I can’t remember when I first tried knitting in the round with circular needles; but I now use them exclusively, even for knitting flat items like blankets and shawls. I recently tried using straight needles for a wide scarf using bulky yarn, but found it to be too heavy and awkward to hold. It didn’t take me long to transfer the project onto circular needles.
There are still some patterns for tubular items like sweaters, sleeves, and hats that are knit flat or open and require the maker to sew them together. But I prefer a more streamlined look, and I can usually figure out how to knit them in the round, to avoid a bulky seam; or just look for a different pattern with a similar shape.
I have used needles made of metal, plastic, bamboo, and wood. My favourite are the wood as well as the plastic ergonomic needles by Prym (bottom right). The latter are three-sided plastic needles, with hooked tips that do not pierce the yarn, and have a steel cord that doesn’t curl like plastic tends to do. The blue metal straight needle was bought in China. This is the scarf I made starting with the large straight needle shown below.
Knitting keeps my hands active, but engages my brain as well, especially as it learns a new pattern. It requires focus, concentration, and attention to the moment. At the beginning of a blanket project, for example, I may keep referring back to the pattern instructions, but will eventually knit from memory. So similar to learning a new karate move, I am building fine motor skills and creating new neural pathways.
Knitting takes up time, but I think of it as multi-tasking. I knit in the evenings while watching TV, listening to an audiobook, or chatting with friends around a summer campfire. On long trips, I can take in the scenery in the passenger seat and the activity helps keep me awake. Zoom webinars were also a good time to knit, while learning something else.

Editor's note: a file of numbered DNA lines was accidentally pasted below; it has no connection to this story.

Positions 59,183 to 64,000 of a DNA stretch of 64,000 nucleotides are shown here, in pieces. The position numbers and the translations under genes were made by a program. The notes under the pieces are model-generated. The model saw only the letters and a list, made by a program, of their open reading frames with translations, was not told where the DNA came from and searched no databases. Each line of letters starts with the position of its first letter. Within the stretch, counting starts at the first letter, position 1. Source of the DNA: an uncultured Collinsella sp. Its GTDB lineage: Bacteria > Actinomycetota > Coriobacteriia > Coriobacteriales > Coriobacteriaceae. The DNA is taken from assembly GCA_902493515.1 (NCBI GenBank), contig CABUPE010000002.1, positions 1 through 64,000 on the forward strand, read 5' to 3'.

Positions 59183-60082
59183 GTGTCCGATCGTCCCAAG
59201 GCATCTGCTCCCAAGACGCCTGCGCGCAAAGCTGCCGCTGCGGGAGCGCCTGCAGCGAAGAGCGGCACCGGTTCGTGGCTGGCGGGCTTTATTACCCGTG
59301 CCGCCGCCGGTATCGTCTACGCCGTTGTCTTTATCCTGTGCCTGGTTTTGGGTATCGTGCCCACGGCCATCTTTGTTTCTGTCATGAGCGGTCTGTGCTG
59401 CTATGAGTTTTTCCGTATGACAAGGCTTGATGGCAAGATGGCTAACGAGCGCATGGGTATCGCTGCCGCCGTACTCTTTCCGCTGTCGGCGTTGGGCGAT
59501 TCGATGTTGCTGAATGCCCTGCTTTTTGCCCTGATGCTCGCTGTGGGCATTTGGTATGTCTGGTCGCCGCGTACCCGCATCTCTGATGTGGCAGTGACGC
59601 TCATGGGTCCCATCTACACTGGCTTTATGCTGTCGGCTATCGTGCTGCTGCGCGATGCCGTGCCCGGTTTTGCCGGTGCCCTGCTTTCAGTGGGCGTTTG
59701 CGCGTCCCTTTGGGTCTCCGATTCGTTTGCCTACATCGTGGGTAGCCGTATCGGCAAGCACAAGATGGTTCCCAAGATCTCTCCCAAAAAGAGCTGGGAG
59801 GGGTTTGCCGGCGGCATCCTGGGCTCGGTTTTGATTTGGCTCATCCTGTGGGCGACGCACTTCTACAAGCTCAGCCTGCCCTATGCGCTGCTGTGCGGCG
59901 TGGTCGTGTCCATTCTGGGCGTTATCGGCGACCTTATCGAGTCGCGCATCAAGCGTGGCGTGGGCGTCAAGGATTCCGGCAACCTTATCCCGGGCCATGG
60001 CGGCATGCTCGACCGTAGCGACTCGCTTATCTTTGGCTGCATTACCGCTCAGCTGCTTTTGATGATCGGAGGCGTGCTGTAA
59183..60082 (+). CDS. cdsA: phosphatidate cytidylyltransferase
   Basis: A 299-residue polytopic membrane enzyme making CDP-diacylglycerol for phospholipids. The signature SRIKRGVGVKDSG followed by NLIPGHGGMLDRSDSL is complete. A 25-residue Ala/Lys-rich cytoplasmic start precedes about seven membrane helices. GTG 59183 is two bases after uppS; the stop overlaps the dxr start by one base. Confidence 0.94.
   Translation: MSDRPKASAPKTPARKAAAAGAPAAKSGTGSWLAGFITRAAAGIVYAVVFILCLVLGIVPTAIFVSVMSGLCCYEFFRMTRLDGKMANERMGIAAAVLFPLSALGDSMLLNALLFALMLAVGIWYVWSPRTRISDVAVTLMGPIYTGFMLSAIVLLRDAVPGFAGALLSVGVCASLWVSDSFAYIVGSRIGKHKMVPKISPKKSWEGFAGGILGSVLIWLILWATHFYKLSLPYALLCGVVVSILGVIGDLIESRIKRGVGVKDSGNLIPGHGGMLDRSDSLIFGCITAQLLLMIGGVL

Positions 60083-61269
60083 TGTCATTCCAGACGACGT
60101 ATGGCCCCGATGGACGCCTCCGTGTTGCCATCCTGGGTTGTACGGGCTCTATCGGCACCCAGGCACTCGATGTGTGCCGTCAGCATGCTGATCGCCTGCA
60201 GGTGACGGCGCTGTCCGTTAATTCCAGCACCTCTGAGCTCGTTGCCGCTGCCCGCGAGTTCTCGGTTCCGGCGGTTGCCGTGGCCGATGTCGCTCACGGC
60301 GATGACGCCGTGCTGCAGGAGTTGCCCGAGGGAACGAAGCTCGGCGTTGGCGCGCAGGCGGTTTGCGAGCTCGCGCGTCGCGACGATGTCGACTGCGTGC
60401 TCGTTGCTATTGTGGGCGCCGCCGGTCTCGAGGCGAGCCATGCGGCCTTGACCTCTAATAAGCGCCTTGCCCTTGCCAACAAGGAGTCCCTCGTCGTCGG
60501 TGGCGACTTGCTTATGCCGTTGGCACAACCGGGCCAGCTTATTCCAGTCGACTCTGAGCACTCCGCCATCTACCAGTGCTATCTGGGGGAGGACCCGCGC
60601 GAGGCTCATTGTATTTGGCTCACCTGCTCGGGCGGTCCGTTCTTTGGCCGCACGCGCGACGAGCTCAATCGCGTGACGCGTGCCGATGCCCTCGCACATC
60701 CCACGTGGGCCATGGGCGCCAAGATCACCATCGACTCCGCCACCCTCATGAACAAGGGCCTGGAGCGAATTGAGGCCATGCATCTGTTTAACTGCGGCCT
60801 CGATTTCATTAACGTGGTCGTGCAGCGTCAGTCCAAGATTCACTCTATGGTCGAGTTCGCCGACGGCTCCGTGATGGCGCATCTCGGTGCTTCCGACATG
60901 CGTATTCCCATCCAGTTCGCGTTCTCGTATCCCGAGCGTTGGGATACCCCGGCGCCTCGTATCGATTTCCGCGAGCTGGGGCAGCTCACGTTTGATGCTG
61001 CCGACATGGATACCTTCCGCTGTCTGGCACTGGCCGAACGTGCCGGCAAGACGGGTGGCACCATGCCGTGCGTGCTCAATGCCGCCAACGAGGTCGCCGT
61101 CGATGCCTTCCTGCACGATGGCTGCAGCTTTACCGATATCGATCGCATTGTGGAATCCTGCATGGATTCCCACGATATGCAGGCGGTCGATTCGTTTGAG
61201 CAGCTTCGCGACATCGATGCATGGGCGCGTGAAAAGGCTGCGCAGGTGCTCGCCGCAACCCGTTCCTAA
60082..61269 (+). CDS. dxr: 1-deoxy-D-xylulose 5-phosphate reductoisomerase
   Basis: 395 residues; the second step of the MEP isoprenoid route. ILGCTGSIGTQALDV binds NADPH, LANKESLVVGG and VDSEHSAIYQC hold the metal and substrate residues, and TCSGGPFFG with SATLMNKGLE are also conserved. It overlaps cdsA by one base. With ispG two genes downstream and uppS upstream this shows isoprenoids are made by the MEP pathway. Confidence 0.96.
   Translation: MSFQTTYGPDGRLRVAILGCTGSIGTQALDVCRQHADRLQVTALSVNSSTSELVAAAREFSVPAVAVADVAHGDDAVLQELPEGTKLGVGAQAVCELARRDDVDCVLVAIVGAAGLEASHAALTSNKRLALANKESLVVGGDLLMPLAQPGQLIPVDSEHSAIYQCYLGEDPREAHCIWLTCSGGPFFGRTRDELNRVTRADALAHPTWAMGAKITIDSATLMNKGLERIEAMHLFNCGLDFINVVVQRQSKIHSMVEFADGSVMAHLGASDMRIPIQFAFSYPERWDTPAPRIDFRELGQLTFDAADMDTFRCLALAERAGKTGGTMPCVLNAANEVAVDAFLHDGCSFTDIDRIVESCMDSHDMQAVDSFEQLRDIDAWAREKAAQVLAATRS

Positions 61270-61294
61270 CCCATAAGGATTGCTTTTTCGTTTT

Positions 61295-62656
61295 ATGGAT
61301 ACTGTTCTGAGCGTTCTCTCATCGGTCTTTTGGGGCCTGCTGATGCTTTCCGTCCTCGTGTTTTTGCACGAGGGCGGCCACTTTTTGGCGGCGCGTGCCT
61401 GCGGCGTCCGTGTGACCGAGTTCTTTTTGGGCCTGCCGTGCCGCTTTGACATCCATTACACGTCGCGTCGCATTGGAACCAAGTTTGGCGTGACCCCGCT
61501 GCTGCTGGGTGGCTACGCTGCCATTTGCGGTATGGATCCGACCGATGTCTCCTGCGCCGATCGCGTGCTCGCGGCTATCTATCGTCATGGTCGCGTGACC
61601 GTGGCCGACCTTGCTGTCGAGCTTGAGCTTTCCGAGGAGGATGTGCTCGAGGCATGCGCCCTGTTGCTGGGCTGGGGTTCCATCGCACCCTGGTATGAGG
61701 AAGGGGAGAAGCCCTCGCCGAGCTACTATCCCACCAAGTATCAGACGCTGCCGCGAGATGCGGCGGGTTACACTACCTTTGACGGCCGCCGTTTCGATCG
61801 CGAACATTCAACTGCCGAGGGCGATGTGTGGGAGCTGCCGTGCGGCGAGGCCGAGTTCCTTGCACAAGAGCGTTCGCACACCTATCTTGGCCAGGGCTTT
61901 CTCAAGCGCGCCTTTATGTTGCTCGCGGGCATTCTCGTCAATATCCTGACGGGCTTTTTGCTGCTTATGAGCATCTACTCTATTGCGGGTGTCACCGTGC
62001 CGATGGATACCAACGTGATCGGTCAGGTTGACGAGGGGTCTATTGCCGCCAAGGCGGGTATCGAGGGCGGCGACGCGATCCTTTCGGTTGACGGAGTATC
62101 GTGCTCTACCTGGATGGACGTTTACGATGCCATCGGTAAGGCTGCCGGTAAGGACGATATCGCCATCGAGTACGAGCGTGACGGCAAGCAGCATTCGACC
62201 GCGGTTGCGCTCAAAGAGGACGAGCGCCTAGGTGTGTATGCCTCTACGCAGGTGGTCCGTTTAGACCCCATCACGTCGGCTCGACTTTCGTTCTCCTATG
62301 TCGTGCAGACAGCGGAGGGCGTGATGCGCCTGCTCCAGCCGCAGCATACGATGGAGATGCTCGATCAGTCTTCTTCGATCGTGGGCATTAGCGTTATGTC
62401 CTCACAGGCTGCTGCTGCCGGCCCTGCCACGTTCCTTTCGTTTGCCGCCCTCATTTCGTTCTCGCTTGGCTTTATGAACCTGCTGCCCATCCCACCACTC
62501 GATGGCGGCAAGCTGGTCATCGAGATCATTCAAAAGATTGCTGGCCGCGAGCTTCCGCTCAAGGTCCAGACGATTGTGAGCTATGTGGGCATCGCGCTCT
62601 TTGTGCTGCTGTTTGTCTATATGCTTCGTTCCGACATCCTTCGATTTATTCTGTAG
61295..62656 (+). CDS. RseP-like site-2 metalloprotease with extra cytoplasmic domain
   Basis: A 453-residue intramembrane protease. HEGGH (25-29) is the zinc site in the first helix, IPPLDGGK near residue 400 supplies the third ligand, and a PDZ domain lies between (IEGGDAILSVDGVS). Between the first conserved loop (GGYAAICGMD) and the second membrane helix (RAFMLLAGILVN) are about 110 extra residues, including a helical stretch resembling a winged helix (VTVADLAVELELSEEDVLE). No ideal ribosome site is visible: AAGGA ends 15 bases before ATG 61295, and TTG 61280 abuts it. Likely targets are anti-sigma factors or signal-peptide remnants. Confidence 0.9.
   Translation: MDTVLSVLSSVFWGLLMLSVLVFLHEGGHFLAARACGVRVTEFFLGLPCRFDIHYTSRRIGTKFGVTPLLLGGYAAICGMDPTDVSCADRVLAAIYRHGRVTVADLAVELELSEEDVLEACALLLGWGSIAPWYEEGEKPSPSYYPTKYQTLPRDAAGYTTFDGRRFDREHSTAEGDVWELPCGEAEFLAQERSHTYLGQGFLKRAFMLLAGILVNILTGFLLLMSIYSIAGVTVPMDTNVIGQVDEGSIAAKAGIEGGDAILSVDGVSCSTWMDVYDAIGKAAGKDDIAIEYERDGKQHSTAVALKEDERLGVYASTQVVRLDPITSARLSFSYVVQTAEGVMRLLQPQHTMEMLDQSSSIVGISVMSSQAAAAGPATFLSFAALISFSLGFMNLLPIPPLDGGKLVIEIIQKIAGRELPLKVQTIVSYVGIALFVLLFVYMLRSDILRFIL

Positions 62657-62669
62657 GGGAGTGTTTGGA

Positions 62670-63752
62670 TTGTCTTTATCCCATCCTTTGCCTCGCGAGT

I have found community too. For the past few years, a group of dedicated knitters have met on the second Tuesday of the month for an hour and a half of sharing, problem solving, and socializing at a local coffee shop. We stopped meeting during the pandemic but are so grateful to be able to meet face to face again.
Knitting is a time-honoured tradition and an art. I am following in the handwork of my mother, who knitted auspicious Chinese words onto pillowcases and multi-coloured sweaters for me, without the benefit of written patterns. They were all designed in her head. This is a cherished vest made by my mother’s hands for me when I was in my teens.
Here is a website https://knitfarious.com with lots of useful information for beginner knitters, including basic tools, knitting terms, DIY hacks, patterns, tutorials, and more.
Creating a new garment or usable item is a joy in itself. Watching the transformation a long piece of string into something practical and beautiful is very satisfying! I don’t often see the reaction of people who receive my donated items or mailed welcome gifts (and babies don’t really care), but I have made them with love – of the craft, the process, and tradition – and hope that the items will be used and passed on for years to come.